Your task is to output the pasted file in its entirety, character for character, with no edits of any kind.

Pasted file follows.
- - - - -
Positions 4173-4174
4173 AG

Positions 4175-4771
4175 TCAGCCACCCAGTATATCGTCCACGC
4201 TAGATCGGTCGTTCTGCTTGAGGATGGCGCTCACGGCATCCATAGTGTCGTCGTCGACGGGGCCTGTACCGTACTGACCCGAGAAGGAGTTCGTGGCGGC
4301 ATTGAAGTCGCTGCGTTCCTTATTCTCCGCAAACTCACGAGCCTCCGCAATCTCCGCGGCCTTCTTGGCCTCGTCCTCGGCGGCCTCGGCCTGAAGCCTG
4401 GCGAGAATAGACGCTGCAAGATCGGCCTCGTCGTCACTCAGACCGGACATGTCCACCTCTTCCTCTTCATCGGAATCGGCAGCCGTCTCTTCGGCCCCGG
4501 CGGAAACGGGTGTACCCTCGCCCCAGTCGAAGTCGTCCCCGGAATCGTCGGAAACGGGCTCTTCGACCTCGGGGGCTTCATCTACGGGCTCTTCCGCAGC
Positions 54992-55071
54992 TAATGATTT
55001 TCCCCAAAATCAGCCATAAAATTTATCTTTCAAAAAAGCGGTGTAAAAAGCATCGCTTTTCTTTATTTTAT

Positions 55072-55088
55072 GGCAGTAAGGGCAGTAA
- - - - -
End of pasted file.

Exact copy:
Positions 4173-4174
4173 AG

Positions 4175-4771
4175 TCAGCCACCCAGTATATCGTCCACGC
4201 TAGATCGGTCGTTCTGCTTGAGGATGGCGCTCACGGCATCCATAGTGTCGTCGTCGACGGGGCCTGTACCGTACTGACCCGAGAAGGAGTTCGTGGCGGC
4301 ATTGAAGTCGCTGCGTTCCTTATTCTCCGCAAACTCACGAGCCTCCGCAATCTCCGCGGCCTTCTTGGCCTCGTCCTCGGCGGCCTCGGCCTGAAGCCTG
4401 GCGAGAATAGACGCTGCAAGATCGGCCTCGTCGTCACTCAGACCGGACATGTCCACCTCTTCCTCTTCATCGGAATCGGCAGCCGTCTCTTCGGCCCCGG
4501 CGGAAACGGGTGTACCCTCGCCCCAGTCGAAGTCGTCCCCGGAATCGTCGGAAACGGGCTCTTCGACCTCGGGGGCTTCATCTACGGGCTCTTCCGCAGC
Positions 54992-55071
54992 TAATGATTT
55001 TCCCCAAAATCAGCCATAAAATTTATCTTTCAAAAAAGCGGTGTAAAAAGCATCGCTTTTCTTTATTTTAT

Positions 55072-55088
55072 GGCAGTAAGGGCAGTAA